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Boot camp for businesses helps them pop up — and stay up

Boot camp for businesses helps them pop up — and stay up

The highlands community of Marion, Virginia, has a thriving downtown again because of the “Pop Up” Marion Boot camp that’s launched 19 small businesses.

January 8, 2015

Brett and Jill Wolfe brought their barbecue restaurant home to downtown Marion, Virginia, from Blacksburg, and soon had to switch the “Open” sign off.

It wasn’t for lack of business. So many customers stopped by Wolfe’s Barbecue on opening day, July 3, 2013, that they sold out of barbecue. So they restocked and hired more help over the weekend.

“We didn’t know what to expect,” says Jill of their business on Main Street. “To see a community come out and support you like that is amazing. Brett and I could look at each other that day and say, ‘We did it’ because of the support we’ve received, and we’re not alone. All the businesses that have opened here are small businesses, and everybody helps each other out.”

That’s what it’s like these days downtown on Main Street of the 6,000-person community the Wolfes grew up in, recently named “America’s Coolest Hometown” by Arnett Muldrow & Associates, a national firm specializing in economic development and historic preservation.

New businesses are popping up all over the town where Bill Jones created the taste of Mountain Dew, and where PBS broadcasts its “Song of The Mountains®” bluegrass program live from the Lincoln Theatre.

Ken Heath, Marion’s community and economic development director, says the Wells Fargo-funded “Pop Up Marion” small business boot camp is a big reason for the downtown rebound, and towns like Altavista, Pulaski, and other communities in Virginia are following suit.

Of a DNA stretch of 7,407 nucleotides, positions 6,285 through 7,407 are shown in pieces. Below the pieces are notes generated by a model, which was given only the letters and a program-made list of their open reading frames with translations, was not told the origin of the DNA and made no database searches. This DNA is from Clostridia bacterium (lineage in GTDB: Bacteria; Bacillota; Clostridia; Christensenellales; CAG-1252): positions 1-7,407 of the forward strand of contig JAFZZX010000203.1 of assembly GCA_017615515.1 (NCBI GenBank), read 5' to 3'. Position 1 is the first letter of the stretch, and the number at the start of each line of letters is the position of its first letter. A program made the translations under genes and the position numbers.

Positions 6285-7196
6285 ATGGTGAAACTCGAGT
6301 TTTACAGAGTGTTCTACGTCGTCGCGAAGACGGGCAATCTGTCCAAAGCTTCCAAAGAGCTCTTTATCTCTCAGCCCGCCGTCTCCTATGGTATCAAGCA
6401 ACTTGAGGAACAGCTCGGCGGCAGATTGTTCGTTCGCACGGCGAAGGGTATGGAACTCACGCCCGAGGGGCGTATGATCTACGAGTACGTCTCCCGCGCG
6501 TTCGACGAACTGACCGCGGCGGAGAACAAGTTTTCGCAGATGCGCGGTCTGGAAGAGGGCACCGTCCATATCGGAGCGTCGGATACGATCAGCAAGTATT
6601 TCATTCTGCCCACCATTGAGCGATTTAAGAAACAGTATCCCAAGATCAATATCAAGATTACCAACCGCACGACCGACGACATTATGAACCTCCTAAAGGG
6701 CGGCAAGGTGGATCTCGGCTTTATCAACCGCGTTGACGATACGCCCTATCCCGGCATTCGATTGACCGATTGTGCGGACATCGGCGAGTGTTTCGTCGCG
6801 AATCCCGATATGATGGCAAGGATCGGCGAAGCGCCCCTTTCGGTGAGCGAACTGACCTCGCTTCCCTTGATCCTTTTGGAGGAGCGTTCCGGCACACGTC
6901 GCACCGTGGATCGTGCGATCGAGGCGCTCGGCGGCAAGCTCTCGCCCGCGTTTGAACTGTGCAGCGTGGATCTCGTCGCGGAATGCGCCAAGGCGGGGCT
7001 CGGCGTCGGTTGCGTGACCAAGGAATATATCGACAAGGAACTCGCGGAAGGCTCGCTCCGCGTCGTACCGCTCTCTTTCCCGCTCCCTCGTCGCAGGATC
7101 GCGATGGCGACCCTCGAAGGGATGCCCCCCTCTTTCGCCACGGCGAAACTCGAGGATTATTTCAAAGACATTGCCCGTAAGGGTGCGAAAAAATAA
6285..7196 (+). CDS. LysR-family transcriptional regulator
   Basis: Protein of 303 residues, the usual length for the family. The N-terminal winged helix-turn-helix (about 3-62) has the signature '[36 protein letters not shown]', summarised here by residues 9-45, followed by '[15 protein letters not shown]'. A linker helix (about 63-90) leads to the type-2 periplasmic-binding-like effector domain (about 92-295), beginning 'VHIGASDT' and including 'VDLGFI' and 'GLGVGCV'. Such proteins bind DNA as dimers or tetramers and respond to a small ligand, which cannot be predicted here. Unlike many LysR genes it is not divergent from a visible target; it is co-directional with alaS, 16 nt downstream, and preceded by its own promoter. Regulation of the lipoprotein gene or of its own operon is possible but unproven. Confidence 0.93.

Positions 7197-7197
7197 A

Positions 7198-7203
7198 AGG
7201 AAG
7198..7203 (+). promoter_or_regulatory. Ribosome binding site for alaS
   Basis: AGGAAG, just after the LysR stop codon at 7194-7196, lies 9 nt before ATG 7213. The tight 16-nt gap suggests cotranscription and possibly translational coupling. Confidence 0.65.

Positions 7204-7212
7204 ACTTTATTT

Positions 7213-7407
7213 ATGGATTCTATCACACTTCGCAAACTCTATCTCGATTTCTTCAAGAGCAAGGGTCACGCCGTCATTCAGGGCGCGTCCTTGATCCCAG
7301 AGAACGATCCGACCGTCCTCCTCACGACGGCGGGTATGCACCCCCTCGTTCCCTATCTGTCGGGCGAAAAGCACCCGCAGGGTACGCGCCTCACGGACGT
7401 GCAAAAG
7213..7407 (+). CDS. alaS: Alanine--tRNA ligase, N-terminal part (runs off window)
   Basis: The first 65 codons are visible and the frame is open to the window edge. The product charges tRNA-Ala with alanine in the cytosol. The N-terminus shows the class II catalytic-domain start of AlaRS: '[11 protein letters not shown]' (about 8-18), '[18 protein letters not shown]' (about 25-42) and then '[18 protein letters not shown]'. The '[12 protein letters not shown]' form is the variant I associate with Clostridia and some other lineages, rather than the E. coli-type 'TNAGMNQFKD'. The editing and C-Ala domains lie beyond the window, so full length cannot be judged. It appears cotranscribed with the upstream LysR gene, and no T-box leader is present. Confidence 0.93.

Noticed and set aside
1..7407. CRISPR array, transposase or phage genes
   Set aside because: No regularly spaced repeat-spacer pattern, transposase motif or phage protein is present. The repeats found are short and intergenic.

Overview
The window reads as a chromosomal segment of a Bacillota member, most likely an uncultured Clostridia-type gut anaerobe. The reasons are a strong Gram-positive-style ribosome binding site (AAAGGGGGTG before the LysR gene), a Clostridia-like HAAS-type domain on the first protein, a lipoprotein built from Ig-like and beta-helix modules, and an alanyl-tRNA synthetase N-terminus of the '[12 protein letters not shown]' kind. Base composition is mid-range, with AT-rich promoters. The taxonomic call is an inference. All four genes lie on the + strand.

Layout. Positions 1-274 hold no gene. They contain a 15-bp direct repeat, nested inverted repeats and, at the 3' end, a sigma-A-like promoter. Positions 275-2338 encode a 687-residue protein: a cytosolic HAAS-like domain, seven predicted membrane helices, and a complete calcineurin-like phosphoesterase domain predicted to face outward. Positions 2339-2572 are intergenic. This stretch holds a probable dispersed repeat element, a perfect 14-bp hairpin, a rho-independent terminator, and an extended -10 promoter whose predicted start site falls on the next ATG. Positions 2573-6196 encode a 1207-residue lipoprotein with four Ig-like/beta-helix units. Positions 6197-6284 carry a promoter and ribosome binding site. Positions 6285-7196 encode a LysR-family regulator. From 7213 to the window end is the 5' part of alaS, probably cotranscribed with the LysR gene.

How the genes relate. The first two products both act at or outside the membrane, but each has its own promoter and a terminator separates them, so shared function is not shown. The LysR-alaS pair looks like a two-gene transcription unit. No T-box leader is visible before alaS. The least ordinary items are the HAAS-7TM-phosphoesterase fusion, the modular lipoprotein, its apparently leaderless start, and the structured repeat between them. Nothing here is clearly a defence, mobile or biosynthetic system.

A bevy of awards have followed, too, including 2013 “Small Business Community of the Year” from the U.S. Small Business Administration and the 2014 Community Economic Development Award from the Southeastern Economic Development Council.

Susan and Mike Edwards, proprietors of The Collins House Inn, are among 59 graduates of the Pop Up Marion small business development course. They used their grant to add a gazebo to their property for weddings and other events ― and to market the inn for meetings as well as lodging.
Michael Wright opened the Kohi Café coffee shop – the 19th business related to the Pop Up program – in 2014. Organizers had started the development effort by asking Smyth County residents what businesses they wanted to see downtown.
Tosha Harris, owner of Rufflections Pet Grooming, was one of Pop Up Marion’s first 10 graduates in 2012. She bought a vacant building to house her business and now employs four ― among nearly a hundred new jobs created in downtown Marion.
Kelly Morris (with co-owners Keith and Jan Medeiros) used a Pop Up grant and $300,000 of their own money to open the Past Time Antique Emporium.
Jill and Brett Wolfe say the best part about the success of their barbecue restaurant (which now employs more than 20) is how it’s allowed them to support local schools, churches, and other nonprofits.
Olivia McDonald (left), Tommye Arnold, and Ken Heath are among those who have helped keep Pop Up Marion going strong. Since 2012, the program has helped reduce downtown vacancy rates by more than 11 percentage points.
Main Street in downtown Marion today . . .
. . . and as it appeared in the early 1900s.
Susan and Mike Edwards, proprietors of The Collins House Inn, are among 59 graduates of the Pop Up Marion small business development course. They used their grant to add a gazebo to their property for weddings and other events ― and to market the inn for meetings as well as lodging.
Michael Wright opened the Kohi Café coffee shop – the 19th business related to the Pop Up program – in 2014. Organizers had started the development effort by asking Smyth County residents what businesses they wanted to see downtown.